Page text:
“The current situation will help the government and endanger Baitullah Mehsud’s life,” the officials said. Maulvi Nazir’s men retaliated and killed a Mehsud Talib and captured four others hours after the attacks. A Mehsud tribesman said that there was tense situation for non-Wazir residents in Wana where announcements were being made via loudspeaker-mounted vehicles asking the Mehsuds to “leave the Wana soil.”

Most Ahmedzai Wazirs believe the attacks were orchestrated by Baitullah Mehsud and that Maulvi Nazir people can retaliate,” he said.

Separately, Nazir summoned a meeting of elders of his clan on Wednesday to discuss the situation after the killings, his aides told AFP. The Mehsud tribe also held a meeting and decided to send a delegation for talks with aides of Baitullah Mehsud, local administration official Khaista Rehman said.

Dear Sir, at the moment the situation is very critical and tense. Any mishandling may lead to bloodshed and more killing.

Please pray for us. Situation in Bajaur Agency is normal to some extent, but there is tension as the people are expecting full-scale operation against the militants.

Thank you very much,

Yours sincerely,

Muhammad Khurshid
Khar, Bajaur Agency,Tribal Areas Pakistan

Pakistan: Tribal Area Governor Resigns

January 5, 2008

January 5, 2008

The governor of Pakistan’s restive North West Frontier Province, Ali Mohammad Jan Orakzai, has resigned.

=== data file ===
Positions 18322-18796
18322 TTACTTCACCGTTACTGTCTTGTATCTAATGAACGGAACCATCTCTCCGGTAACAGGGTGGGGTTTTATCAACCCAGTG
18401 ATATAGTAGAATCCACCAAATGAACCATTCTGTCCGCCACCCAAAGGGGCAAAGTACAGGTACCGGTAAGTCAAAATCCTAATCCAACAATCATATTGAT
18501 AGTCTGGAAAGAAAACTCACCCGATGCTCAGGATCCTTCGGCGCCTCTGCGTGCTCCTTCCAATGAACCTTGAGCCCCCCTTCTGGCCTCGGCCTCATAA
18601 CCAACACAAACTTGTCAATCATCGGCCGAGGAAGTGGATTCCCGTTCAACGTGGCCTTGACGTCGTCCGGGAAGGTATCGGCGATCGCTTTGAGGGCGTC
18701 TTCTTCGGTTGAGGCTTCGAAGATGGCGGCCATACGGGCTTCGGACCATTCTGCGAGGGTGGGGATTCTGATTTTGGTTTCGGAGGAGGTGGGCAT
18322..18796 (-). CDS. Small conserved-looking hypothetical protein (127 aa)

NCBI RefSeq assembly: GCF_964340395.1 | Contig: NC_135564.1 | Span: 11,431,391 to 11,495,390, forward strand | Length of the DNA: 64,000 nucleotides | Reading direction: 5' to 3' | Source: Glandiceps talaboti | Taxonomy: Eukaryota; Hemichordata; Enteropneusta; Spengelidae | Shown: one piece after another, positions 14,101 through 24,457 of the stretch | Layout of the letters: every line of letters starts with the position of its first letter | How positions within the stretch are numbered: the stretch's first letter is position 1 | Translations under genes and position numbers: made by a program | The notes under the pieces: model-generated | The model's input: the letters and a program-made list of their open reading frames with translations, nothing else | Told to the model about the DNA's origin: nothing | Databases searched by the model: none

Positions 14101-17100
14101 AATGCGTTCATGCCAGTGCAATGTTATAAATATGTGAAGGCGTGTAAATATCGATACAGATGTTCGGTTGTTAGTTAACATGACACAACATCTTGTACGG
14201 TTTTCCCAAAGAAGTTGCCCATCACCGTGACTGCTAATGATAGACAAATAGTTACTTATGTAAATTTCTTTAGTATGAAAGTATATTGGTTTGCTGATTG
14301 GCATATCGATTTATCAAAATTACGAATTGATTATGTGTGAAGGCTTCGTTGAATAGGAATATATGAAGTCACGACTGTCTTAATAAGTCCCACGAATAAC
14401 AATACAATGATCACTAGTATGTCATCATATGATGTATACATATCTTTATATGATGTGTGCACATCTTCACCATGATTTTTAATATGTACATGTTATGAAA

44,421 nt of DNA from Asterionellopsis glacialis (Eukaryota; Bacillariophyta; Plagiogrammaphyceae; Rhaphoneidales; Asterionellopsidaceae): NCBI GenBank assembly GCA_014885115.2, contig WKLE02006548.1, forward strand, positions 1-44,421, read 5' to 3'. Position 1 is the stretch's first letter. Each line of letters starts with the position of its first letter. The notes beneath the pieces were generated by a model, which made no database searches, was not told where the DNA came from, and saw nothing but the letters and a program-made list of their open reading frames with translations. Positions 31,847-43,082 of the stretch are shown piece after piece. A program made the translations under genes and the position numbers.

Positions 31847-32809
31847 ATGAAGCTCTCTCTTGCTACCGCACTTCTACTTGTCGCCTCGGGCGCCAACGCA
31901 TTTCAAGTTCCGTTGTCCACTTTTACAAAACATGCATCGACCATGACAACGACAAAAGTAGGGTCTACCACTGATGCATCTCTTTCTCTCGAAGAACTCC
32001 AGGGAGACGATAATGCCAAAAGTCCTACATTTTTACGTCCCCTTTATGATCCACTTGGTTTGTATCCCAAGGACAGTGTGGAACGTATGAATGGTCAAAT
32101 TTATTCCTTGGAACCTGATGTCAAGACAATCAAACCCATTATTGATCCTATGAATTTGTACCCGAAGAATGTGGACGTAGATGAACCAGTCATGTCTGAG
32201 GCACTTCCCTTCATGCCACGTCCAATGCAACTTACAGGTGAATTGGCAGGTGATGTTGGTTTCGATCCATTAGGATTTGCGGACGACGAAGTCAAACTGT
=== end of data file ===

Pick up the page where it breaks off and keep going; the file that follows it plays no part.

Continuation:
The development comes amid continuing violence linked to Islamist guerrillas hiding in remote, mountainous villages near the Afghan border.

Retired Lt Gen Orakzai, one of the few officers of tribal origin in the upper echelons of the Pakistani army, cited personal reasons for his departure.

But the continuing violence in tribal areas may have brought it about.

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Pakistan: Militants kill 8 tribal elders

Persuasive Huckabee changed a state, his way

December 22, 2007

By Adam Nossiter and David Bar
The New York Times
December 22, 2007

LITTLE ROCK, Ark. – In more than a decade of presiding over this state, Mike Huckabee produced a legacy like few other Republican governors in the South, surprising even liberal Democrats with his willingness to upend some of Arkansas’s more parochial traditions.

A review of his record as governor shows that, beginning in 1996, he drove through a series of changes that transformed education and health insurance in Arkansas, achievements that were never tried by most of his predecessors, including Bill Clinton.

But he is also remembered in the state for a style of governing that tended to freeze out anyone of any party who disagreed with his plans. He did not, for example, seek Mr. Clinton’s conciliatory middle, or try to court skeptical state lawmakers. Though he was considered as persuasive a speechmaker as he had been a pastor, Mr. Huckabee largely kept his own counsel — in politics, ethics and a singular clemency policy that continues to haunt him.